Susan Hiller’s practice takes us to the edges of the known world, to locations where our usual ways of mapping become hesitant. We are presented with the possibility that our accepted means of orientation are not authoritative but contingent and constructed, and that the maps we habitually rely on serve to mask or exclude other territories as much as they might describe or reveal them. Hiller (born in Florida in 1940) reports from the very edges of understanding, from areas normally seen as inimical to consciousness and therefore “unknowable.” Witness (2000) uses spoken testimonies of alien contact delivered by people from around the globe. Channels (2013) travels beyond the event horizon of death, relaying records of near-death experiences through the flicker of cathode tube television sets.
Language is central to Hiller’s work, and The Last Silent Movie (2007) and Lost and Found (2016) invoke language itself as a cultural construction that contains and generates worlds. In The Last Silent Movie we hear recordings of extinct and endangered tongues. A stunning variety of sound waves seek to trigger the neural responses of understanding and communication: but each language is dying or, like many of the speakers we hear, now dead. Instead of understanding the sounds, on an otherwise blank screen our eyes read the meaning of the phrases, translated into subtitles of a still-dominant language, one that has been instrumental in silencing the speakers of Lenape or those of Southern Sámi.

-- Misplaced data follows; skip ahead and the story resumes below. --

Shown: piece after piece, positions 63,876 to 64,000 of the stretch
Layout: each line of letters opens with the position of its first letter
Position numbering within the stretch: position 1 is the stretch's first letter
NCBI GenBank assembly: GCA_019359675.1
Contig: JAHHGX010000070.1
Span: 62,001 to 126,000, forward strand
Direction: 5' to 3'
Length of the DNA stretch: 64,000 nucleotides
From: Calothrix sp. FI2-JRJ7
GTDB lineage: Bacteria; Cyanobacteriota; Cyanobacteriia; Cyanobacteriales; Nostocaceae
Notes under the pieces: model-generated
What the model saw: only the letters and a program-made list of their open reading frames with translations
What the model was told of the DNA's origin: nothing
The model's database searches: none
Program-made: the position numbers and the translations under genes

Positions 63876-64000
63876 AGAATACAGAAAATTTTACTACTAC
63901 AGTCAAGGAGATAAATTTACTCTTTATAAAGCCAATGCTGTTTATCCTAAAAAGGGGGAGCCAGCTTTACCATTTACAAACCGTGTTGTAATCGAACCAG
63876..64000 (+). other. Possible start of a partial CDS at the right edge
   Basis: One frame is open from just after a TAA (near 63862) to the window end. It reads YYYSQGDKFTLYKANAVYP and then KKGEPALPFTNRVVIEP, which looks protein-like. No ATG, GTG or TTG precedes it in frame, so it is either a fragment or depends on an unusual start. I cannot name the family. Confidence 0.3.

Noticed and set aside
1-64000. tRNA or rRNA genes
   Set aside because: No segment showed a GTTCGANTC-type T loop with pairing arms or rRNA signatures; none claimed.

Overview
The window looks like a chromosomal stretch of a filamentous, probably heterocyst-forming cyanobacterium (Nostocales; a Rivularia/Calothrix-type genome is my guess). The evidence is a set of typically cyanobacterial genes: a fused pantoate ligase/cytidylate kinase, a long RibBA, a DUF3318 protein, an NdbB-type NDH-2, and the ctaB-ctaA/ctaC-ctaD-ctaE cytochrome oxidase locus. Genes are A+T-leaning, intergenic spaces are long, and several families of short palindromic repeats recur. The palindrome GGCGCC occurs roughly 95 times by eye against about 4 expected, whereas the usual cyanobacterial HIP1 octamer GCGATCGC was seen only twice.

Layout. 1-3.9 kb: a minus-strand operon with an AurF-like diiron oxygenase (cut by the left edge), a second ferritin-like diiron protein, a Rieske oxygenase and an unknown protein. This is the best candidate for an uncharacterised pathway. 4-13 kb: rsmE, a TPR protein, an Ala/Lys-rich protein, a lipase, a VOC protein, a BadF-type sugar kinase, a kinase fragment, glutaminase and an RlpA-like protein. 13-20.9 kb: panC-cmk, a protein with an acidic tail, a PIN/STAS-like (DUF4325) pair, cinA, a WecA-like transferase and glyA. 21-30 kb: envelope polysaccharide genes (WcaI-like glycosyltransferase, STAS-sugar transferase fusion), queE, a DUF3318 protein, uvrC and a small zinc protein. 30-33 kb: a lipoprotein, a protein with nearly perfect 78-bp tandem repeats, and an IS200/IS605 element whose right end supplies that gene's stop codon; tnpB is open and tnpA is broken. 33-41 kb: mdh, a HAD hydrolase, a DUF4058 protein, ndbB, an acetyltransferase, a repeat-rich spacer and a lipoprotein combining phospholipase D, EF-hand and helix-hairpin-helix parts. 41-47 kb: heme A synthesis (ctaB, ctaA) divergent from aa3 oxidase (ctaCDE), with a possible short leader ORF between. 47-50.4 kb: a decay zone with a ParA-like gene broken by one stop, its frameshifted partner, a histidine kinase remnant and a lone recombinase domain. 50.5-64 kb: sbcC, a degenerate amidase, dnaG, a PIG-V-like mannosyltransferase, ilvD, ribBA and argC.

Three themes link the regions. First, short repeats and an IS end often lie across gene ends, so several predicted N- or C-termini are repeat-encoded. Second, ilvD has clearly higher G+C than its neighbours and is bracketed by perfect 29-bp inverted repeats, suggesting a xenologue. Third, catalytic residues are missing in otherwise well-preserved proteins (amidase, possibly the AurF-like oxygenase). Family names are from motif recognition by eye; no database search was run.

For Hiller, the act of representing, of bringing into view, is active and dissonant rather than memorializing or romantic. It animates signals that run interference on dominant codes. Lost and Found continues her focus on language groups and their speakers but now includes languages that might be leaving the archive to be spoken in the present and the future. As if to reinforce the physicality of these possible returns and survivals, a flexing green oscilloscope line tracks the sound made by the voiced plosives, fricatives, and aspirations. This moving wave also acts as a synecdoche for the arena of technology; although the production of a prevailing and flattening culture, it also operates as a platform used by the excluded and the marginalized for agency and expression. Technology allows the voices of the dead to be heard. On being heard, these voices return to the living to be mouthed, to articulate the particular mappings and experiences of the worlds that these languages describe and contain.